Too Old to Trick-or-Treat?

Too Old to Trick-or-Treat?

Back when showing up to school in the same costume as someone else was the biggest scandal ever, Halloween was one of the most exciting times of the year. Staying up late, dressing up, and eating candy all in one night was the epitome of the childhood dream.

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Source: nytimes.com

While some memories may be slightly traumatic – personally I was petrified by the all of decorations in my neighborhood – most of us have fond memories of the traditions that surround Halloween. In our young minds, we had our eyes on the prize – the candy – and nothing was more important than dressing up in an original costume. It didn’t matter if Halloween fell on a school night, dressing up and going Trick-or-Treating was simply non-negotiable.

However, as we have aged, it seems as though fewer and fewer people are participating in the tradition. Does Trick-or-Treating have an unspoken age limit?

“We are too old to trick-or-treat, but not too old to dress up,” said Bella Fiorita, Group XI.

“A huge part of Trick-or-Treating as a child is being able to dress up to become a new character. Even though it is still fun to dress up as teens, we don’t have that same enthusiasm to completely transform. It’s just not the same,” she said.

Another reason many of us don’t go Trick-or-Treating is because there is simply not enough time. “If I didn’t have homework and tests to study for, I would be dressed up and out there Trick-or-Treating,” said Maxx Grossman, XI.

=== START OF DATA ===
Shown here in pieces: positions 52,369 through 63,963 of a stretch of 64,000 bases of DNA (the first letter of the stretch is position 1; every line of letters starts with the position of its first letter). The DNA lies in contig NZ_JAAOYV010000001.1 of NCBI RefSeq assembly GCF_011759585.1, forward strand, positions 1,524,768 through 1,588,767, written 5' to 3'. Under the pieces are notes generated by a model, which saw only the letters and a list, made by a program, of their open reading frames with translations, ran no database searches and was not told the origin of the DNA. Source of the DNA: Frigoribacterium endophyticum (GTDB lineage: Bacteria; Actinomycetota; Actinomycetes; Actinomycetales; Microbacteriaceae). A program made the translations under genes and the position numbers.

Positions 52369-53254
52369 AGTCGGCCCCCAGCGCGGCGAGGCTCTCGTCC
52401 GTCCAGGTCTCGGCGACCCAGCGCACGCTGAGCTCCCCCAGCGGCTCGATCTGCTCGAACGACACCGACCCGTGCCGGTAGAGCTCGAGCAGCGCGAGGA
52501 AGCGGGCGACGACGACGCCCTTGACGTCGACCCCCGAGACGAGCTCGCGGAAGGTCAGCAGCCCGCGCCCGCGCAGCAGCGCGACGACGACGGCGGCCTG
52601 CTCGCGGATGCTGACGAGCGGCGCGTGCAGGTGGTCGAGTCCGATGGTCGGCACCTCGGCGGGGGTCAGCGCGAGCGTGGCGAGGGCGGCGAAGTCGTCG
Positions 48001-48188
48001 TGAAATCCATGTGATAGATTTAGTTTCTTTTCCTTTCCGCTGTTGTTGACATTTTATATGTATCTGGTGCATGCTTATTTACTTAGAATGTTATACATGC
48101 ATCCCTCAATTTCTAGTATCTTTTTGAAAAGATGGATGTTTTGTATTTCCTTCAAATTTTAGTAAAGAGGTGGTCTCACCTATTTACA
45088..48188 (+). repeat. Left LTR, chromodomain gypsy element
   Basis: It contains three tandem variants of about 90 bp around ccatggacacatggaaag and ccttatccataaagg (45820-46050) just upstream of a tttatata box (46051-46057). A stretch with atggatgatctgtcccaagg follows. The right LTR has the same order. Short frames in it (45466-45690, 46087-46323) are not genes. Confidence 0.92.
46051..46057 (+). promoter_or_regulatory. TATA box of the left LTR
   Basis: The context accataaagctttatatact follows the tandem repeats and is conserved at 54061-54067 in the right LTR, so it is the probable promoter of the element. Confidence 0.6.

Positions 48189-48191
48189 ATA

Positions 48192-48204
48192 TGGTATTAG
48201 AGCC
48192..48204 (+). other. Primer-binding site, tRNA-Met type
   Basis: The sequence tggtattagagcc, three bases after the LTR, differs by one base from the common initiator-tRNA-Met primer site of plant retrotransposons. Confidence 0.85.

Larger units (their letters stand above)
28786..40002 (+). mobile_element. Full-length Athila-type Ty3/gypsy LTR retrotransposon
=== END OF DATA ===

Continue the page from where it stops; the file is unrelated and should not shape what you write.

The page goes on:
I have to admit that I am still unsure about where I stand. On one hand, I would like to think that I am still a child at heart and that homework alone is holding me back from going Trick-or-Treating. I would like to think that I love going Trick-or-Treating because it takes me back to the days when coloring with crayons was my homework.

While I wholeheartedly wish that I could say that the “magic” hasn’t died, it just is not the same. In English class, we call this a loss of innocence. It’s not a bad thing and it’s not our fault; it’s inevitable. The stories we hear and the news we watch all contribute to how our views of the world have changed since we donned our princess costume, pumpkin pail in hand.

The “evil” that we associate with the celebration of Halloween is real, and when you think about it, running around in a costume with a bunch of little kids is pretty sketchy. It could be anyone behind that scary mask, and if I were a parent, I would keep my kids at arms length.

I choose not to go Trick-or-Treating because I fear the judgment of parents on Halloween night whose pointed stares suggest that it’s simply too creepy for me to be out associating with their toddlers.

So I would have to conclude that the answer to the question depends on who is asking. If you do choose to go out, enjoy the tradition, but beware – you might get some weird looks.  And if you think that high schoolers are too old to go Trick-or-Treating, there are lots of different Halloween-themed activities that might satisfy your craving to celebrate.  Try carving pumpkins, watching a scary movie or going to a haunted house with some friends.

No matter how you choose to celebrate, stay safe and be smart!